The aftermath of Sandy found many underground structures such as tunnels and parking garages inundated with water. In reality there might be very little that can be done to protect underground structures from extreme flooding. For critical infrastructure such as subways the repair cost of simply draining the tunnels out may not be the most important. Lost labor and productivity costs are expected to be much greater than the actual tunnel repair works.
Can flood damage be prevented for underground structures?
Flood damage for undeground structures can be minimized, but it all depends on the flood levels that are experienced. Extreme floods would be more difficult to protect against compared with less intense events.
What can be done?
In theory, one should prevent all passages that water has. Practically this would be very difficult to achieve. For more important structures, flood gates could be installed at critical locations that prevent further water infiltration into a tunnel system. This is easier said than constructed, and costs can be high on existing facilities. Otherwise, for simple cases place sand bags and hope for the best.
What now for underground structures in NYC?
The most important is to first get the city back on its feet. New York and New Yorkers have demonstrated their resilience in the past and this case will be no different. At this stage it is important to collect information about what took place and compile a lessons learned book. This knowledge should be used to mitigate future risks.
Our heart goes out with the victims and we will do our best to help the city get back on it's feet.
Possible flood protection solutions for tunnels include flood gates. In 2003 hurricane Isabel flooded the Midtown tunnels in Virginia:
In September, 2003, the Midtown Tunnel in Virginia was flooded and seriously damaged by hurricane Isabel. Later the tunnels were equipped with floodgates designed for closure to protect them from flooding during extreme weather conditions such as East Coast hurricanes. The flood gates were not adequately tested and it was later determined they were malfunctioning and could not close. The Midtown Tunnel was closed for an extended repair period, causing traffic problems in the weeks following the damage.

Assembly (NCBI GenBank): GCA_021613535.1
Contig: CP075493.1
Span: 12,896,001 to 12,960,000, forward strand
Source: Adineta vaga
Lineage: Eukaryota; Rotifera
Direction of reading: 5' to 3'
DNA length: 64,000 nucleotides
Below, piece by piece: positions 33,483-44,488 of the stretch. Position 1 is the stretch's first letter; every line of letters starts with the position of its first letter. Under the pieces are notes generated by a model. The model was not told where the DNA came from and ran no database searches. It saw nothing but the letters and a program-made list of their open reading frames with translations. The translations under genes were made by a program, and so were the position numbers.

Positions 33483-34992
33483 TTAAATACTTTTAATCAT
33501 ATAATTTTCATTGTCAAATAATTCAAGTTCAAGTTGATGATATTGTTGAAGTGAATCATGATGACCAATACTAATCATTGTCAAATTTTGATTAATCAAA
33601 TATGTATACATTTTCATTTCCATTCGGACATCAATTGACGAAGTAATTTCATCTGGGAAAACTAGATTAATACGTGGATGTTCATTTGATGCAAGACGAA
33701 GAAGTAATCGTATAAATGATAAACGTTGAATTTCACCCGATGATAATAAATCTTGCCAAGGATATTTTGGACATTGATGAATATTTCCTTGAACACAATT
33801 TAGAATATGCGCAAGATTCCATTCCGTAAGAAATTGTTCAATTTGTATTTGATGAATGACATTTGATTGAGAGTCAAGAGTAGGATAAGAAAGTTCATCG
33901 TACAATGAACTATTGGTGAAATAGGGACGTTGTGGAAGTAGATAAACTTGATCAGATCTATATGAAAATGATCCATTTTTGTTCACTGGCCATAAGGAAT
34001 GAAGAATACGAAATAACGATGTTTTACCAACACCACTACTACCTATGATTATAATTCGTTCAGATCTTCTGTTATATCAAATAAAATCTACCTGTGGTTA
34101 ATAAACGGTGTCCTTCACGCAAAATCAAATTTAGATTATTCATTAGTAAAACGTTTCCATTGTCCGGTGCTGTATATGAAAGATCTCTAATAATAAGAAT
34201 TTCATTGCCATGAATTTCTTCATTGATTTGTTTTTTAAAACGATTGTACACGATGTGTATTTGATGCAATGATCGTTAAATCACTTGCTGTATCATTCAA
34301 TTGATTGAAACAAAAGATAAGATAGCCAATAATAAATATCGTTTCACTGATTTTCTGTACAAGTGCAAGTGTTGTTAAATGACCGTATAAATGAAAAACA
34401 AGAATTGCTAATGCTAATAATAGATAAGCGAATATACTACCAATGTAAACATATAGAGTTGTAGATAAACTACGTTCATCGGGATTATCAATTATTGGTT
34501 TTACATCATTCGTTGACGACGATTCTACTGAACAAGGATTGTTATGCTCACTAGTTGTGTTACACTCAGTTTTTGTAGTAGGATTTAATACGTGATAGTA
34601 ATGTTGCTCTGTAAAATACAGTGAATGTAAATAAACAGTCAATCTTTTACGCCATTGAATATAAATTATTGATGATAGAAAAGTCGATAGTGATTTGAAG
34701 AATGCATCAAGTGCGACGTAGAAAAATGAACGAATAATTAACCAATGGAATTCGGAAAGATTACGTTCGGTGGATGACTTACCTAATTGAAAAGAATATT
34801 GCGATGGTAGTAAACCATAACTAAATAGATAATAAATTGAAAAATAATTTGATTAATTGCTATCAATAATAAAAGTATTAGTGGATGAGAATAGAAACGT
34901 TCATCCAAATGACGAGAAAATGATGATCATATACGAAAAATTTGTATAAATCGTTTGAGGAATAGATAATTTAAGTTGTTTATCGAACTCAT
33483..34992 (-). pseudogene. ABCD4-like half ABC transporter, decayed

VDOT revamped its operating procedures at all of its tunnels in the wake of the incident. Some of this experience can possibly be passed to NYC.
Flood protection in London Underground
Flooding is an increasing problem for the London Underground system. Ground water levels in London have been rising since the 1960s, after the closing of industries such as breweries and paper mills that had previously extracted large volumes of water. By mid-2001, London Underground was pumping 30,000 cubic metres of water out of its tunnels each day.
Until the Thames Barrier was completed in 1986, there was a flood danger from the Thames itself. A series of floodgates were erected in the tunnels which could seal the affected sections of tunnel, allowing services to continue to run either side. The floodgates are not thought necessary since the Thames flood barrier came into service, but they remain in place and are tested infrequently. Some stations occasionally have to be shut for a day because of flooding from cloudbursts.